Baylor University demotes president and fires football coach

Baylor University regents have removed Ken Starr from his role as president effective May 31.

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WACO—Citing a “fundamental failure” to handle sexual violence complaints appropriately, Baylor University’s board of regents announced plans May 26 to remove Ken Starr from his role as president, fire Head Football Coach Art Briles and sanction Athletic Director Ian McCaw.

Starr will be removed as president effective May 31 but remain as the Louise L. Morrison Chair of Constitutional Law at Baylor Law School. He also “agreed in principle to serve as chancellor on terms that are still being discussed,” according to a statement from the university.

David Garland, professor and former dean of Baylor’s Truett Theological Seminary, will serve as interim president while the university conducts a search for its next president. Garland served previously as Baylor’s interim president from August 2008 to May 2010.

Art Briles 200Art Briles Regents announced Briles “has been suspended indefinitely with intent to terminate according to contractual procedures,” and McCaw was sanctioned and placed on probation. Other members of the administration and athletics department, whom Baylor did not identify, also were dismissed.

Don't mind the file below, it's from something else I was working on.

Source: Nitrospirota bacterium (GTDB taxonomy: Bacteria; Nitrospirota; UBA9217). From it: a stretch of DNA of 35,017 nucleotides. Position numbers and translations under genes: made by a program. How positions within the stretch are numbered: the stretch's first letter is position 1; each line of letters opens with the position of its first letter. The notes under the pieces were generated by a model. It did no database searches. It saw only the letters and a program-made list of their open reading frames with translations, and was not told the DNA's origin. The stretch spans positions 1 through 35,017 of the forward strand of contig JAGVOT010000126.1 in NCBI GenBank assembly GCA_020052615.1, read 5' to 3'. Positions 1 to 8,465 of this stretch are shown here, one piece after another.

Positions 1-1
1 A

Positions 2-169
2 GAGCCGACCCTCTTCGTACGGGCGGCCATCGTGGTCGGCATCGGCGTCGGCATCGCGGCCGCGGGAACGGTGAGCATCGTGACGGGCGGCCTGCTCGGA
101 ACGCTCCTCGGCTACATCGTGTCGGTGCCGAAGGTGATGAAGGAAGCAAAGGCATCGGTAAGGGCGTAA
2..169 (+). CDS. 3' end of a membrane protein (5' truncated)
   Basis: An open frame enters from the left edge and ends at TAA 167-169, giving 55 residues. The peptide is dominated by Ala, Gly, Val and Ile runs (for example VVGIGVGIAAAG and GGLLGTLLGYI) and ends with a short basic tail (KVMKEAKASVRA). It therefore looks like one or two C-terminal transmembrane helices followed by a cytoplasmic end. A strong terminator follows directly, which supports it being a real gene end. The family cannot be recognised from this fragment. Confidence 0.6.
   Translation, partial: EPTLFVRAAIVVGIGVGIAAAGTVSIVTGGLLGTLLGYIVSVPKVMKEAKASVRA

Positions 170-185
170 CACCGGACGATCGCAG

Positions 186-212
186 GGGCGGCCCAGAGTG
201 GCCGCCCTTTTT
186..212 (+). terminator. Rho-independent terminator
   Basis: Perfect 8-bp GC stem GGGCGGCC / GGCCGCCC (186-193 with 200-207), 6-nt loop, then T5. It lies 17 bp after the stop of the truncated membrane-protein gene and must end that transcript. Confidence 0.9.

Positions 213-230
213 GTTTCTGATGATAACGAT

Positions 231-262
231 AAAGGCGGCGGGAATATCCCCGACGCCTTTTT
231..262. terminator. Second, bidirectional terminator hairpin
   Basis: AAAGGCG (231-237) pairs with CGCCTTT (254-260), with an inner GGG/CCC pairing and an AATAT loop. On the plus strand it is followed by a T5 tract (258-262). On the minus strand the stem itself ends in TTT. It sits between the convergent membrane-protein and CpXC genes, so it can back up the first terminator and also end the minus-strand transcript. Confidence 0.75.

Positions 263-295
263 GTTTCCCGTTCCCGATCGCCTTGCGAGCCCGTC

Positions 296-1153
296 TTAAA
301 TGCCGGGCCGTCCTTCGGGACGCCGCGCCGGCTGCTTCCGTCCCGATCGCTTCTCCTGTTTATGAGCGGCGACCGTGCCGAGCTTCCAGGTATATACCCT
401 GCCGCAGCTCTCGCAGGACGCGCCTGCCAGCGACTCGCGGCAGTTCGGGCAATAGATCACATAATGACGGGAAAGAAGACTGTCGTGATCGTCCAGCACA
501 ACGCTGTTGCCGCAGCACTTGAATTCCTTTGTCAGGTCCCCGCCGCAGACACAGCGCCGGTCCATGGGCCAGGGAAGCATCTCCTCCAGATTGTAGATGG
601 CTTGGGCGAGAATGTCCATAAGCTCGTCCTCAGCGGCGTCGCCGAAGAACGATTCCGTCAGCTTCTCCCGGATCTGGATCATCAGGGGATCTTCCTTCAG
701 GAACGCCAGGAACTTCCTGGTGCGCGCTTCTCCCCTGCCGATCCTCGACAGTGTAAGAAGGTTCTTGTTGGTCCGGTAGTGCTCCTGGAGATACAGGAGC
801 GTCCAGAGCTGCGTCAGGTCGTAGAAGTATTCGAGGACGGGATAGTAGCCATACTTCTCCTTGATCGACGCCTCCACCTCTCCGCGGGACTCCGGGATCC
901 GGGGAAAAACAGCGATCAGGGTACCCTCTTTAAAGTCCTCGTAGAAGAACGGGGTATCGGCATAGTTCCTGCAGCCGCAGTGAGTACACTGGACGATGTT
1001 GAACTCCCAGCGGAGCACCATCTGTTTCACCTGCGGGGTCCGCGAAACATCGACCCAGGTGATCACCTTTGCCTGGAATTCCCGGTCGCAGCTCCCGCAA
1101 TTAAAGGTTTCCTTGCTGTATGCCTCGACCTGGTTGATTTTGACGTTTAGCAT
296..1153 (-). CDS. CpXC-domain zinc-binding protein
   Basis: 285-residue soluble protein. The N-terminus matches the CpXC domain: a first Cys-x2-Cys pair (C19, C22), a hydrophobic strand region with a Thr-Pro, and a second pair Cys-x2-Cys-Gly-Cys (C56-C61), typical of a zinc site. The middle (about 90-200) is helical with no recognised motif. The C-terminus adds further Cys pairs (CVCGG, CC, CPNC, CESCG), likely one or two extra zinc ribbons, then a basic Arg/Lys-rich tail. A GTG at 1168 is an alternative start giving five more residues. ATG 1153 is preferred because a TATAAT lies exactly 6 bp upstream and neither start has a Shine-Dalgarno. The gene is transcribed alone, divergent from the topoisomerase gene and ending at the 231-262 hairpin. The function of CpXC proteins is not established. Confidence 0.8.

“We have made these decisions, because, above all, we must safeguard our students and our campus,” said Richard Willis, chair of the Baylor board of regents. “We must set a new course to ensure the leaders of the University place a premium on responding effectively and with sensitivity to those impacted by the tragedy of interpersonal violence.”

Regents announced the major personnel changes two weeks after they received a “comprehensive briefing” from Pepper Hamilton, the Philadelphia law firm regents retained last September to investigate Baylor’s response to reports of sexual violence.

‘Fundamental failure’ cited

The university’s governing board announced the investigation revealed a fundamental failure by Baylor to implement Title IX of the Education Amendments of 1972 and the Violence Against Women Reauthorization Act of 2013.

“We were horrified by the extent of these acts of sexual violence on our campus,” Willis said. “This investigation revealed the university’s mishandling of reports in what should have been a supportive, responsive and caring environment for students